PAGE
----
5 Ways Men Can Address And End The Unforgiving Cycle Of Toxic Masculinity

We’ve already delved deeper into what toxic masculinity is and how it is perpetuated in society by our peers, our families and even by the messages we are exposed to everyday via our screens. A “real” man as explained by the infamous Old Spice commercial, is powerful, sexy, confident, rich. He can make pearls appear out of nowhere and can ride a horse shirtless, effortlessly showing off his rock hard abs.

This is countless other media messages have conditioned us to accept nothing less of men. From always being at the top of their game, providing for their families needs right down to the more harmful expectations of always “manning up” and never letting their emotions get the best of them. To being womanizers who move from one woman to the next, men it seems just like women are leading their lives by the reductive roles assigned to them at birth.

You know, the inevitably destructive and debilitating messages that we are bombarded with as kids? The ones that go “Boys don’t cry” , “Boys will be boys” and range all the way up to the most important one yet, “Man Up.” This becomes the golden trio that potentially dictates men’s live where they are first told to repress their emotions by never expressing them in anyway other than aggression or promiscuity. They are then taught that their self destructive and negative traits are just “locker room banter” and they’re just “horsing around.” Eventually, old habits become solid traits until there is only one acceptable way to really ever be a man. 


All of this comes under the umbrella term of toxic masculinity which roughly translates into negative or harmful traits such as being unemotional, violent, aggressive among others that have become embedded within what acceptable forms of masculinity are. This means that whenever we tell out little boys that they “throw like a girl” or “look like a girl” we’re teaching them that feminine traits are lesser and inferior somehow. 

These things can be addressed however, by men themselves who hold all the power to take back control of their lives and those of others around them. The first step is always acceptance that there are behaviours or habits that are negative and harmful to yourself and others.

This can only be achieved by talking to others about the issue. Opening up to other men and finding like minded individuals for support and discussion is a great step. Boys and men need positive influences and role models in their lives as it is an integral part of our primary socialization and yet the major problem for most men is that they have trouble finding the right kind of role models that can call them out on their toxic behaviour and in stead get them to emulate better actions. That’s why it’s important for you to be there for other men.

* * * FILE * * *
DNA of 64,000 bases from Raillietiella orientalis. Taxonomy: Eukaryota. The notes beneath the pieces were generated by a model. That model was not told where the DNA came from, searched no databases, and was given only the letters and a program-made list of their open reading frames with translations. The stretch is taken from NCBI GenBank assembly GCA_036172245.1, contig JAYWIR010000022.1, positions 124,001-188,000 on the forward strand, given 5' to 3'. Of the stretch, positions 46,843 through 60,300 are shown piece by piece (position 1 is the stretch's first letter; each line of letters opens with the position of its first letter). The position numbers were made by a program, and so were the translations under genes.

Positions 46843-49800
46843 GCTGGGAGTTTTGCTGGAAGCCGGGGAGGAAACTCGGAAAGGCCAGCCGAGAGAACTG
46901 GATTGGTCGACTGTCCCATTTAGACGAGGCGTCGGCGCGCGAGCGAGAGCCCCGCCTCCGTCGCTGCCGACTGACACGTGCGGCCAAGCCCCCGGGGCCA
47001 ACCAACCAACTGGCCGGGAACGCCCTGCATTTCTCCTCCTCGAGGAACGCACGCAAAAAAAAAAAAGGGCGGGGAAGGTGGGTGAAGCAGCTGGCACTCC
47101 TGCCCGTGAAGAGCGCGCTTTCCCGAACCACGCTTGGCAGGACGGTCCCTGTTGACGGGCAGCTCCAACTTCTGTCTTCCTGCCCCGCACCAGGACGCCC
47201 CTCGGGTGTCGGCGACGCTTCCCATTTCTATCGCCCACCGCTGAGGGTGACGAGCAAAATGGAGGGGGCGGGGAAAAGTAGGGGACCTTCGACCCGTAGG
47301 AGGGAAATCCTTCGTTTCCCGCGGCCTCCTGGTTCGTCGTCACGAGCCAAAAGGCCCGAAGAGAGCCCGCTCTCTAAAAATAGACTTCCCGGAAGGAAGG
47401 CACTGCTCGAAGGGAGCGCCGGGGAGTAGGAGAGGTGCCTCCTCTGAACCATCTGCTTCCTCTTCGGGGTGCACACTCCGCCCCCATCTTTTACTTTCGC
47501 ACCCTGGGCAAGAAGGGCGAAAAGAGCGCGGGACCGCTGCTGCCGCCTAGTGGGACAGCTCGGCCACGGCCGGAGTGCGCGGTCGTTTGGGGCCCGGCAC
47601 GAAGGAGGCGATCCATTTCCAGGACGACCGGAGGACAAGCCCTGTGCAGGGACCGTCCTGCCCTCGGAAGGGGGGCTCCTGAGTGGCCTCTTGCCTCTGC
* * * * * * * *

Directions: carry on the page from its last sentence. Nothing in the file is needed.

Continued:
Call out toxic behaviour when you see it. You might have found yourself in a precarious situation where your “boys” are engaging in toxic conversation, activities or jokes and you might hear a voice inside tugging at you to do something about it. Don’t stay silent. Speak up against harmful acts. When you joke about sensitive issues such as rape or suicide, they get normalized and you become desensitized to times when it actually happens. Or worse, you find yourselves engaging in similar predatory behaviour. You live in the era of the Me Too movement, you know how it affects men as much as it does women.  You know better.


Don’t tell your boys to not cry or man up. Just because you never had a father figure or role model that let you express your feelings and emotions because it was “weak” or “girly” doesn’t mean your kids have to go through the same thing. Learn from the experiences of the emotionally handicapped individuals around you and help create a world where little boys don’t have to force themselves to become men to matter, where confused teens don’t isolate themselves from all meaningful relationships to show they are tough and where young men don’t end their lives because they don’t know how else to feel anything. 

Don’t let society define your worth by the material and physical. Men have always been told that they’re only man enough if they can provide well for their family, if they are on top of their game at work and if they have a certain physique. This is perhaps the most damaging because the need to be better, earn more and be the alpha never ends in this world of consumerism and capitalism.


This only keeps you away from the family that you seek to provide more and more for. If you’re at a considerable positio of power, make rules and a workplace environment that seeks to lessen the pressure on other men. Issues like workplace burn out and paid paternal leave are important!

Destroy rigid and toxic gender roles. Understand that men can be emotional and empathetic and good parents to their children. Don’t wait till you have a daughter to understand that a father’s influence on his children is as important as a mother’s. It is not a bad thing to seek help from those around you. Expressing your love and affection and gratitude is normal. Don’t let anyone dictate what your life should look like. 

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